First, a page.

The Trail Blazers have played some very good offense during their eight seeding games in Orlando.
Portland has shot 47.8 percent from the field over an eight-game stretch and that includes a terrific 41.4 percent from three-point range.
But to survive, the Blazers have had to shoot that well because the only thing more spectacular than their offense has been the offense of their opponents.
In the last eight games, the teams playing Portland have made 49.4 percent of their shots, including 43.3 percent of their threes.
Their defense has been worse than their offense has been good.
And how would the Trail Blazers realistically expect to advance in the playoffs while playing defense that is that ineffective?
It would be impossible.
Portland should be able to get past Memphis in the play-in series -- which is heavily weighted toward the Trail Blazers, who need to win one game before the Grizzlies beat them twice. But with that defense, nothing can be taken for granted. This has to somehow improve.
Portland has played two respectable defensive games in the bubble and one of them was against Memphis in the opener, a game the Trail Blazers spent several days preparing for.
The other good defensive effort was vs. Houston, which Portland has had good success defending in three straight games this season.
The common thread in those games is preparation -- and being able to gear a defensive game plan around stopping one player, Ja Morant for Memphis and James Harden for the Rockets,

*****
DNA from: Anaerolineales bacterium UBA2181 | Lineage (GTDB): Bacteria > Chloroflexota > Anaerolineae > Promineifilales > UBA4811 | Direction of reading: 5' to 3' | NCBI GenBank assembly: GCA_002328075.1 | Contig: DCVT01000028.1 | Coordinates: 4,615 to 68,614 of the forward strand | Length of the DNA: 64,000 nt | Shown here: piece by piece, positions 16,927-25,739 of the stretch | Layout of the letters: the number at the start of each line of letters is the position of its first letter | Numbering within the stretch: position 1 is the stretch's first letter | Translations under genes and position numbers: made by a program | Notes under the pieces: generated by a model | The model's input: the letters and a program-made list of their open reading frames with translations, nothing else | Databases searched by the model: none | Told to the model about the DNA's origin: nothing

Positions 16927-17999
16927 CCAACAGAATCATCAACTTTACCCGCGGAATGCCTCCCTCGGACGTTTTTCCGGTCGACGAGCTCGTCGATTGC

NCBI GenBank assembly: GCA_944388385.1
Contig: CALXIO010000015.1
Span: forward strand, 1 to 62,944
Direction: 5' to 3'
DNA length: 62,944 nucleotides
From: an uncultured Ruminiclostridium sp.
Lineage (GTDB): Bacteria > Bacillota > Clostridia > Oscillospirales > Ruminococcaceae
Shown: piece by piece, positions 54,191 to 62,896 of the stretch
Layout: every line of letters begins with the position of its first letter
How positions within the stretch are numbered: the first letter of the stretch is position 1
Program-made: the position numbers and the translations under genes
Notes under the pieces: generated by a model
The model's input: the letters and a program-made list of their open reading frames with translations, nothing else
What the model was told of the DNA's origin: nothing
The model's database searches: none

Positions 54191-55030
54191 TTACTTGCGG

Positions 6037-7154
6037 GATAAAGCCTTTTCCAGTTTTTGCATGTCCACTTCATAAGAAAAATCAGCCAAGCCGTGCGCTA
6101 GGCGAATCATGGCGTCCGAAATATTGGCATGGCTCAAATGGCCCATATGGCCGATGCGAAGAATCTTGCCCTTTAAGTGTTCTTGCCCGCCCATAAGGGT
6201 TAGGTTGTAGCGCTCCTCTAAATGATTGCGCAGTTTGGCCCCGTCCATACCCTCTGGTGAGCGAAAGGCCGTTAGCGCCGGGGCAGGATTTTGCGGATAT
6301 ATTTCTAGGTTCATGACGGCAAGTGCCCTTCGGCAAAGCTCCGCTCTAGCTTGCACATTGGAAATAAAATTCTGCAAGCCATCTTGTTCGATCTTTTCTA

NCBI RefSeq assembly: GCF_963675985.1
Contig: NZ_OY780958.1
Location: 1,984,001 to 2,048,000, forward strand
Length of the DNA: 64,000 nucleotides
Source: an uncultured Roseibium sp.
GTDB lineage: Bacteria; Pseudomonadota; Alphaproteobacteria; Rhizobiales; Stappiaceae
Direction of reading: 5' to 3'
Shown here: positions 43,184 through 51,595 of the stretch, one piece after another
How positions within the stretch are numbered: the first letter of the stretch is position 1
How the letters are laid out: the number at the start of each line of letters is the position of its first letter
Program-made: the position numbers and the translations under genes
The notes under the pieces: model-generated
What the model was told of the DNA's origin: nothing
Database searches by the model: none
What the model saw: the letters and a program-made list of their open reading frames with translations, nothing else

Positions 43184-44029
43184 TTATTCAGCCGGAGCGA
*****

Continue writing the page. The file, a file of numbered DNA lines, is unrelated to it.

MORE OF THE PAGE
I liked the Trail Blazer approach vs. Harden all season. Portland mixed up the defenders on him and mixed the nature of the defense, too, The Trail Blazers tried to deny Harden the ball, were aggressive on the ball when he had it, got him to give it up with double-teams and traps and played some zone defense.
I believe that sort of defensive approach gives Portland its best chance of winning, because it puts the Blazer defenders into an aggressive, attacking mode. Change the pick-and-roll coverages during games, double-team hot shooters or overplay them once in a while, mix in an aggressive zone -- anything that makes an offense hesitate or deliberate before it attacks.
Yes, they will give up some open threes playing that way. But they give up open threes in bunches all the time with their usual defense.
Things must change at the defensive end, like it or not. What's going on now isn't working. As much as anything, they have been lucky down this stretch of games that opponents have missed open shots and Damian Lillard, a basketball Superman in the bubble, has made difficult, often contested, shots.
In the Brooklyn game Thursday night, the Nets could have ended Portland’s season with a clear jumper from 22 feet, which missed.
But praying teams will miss open shots is no way to play defense. And no way to win playoff games.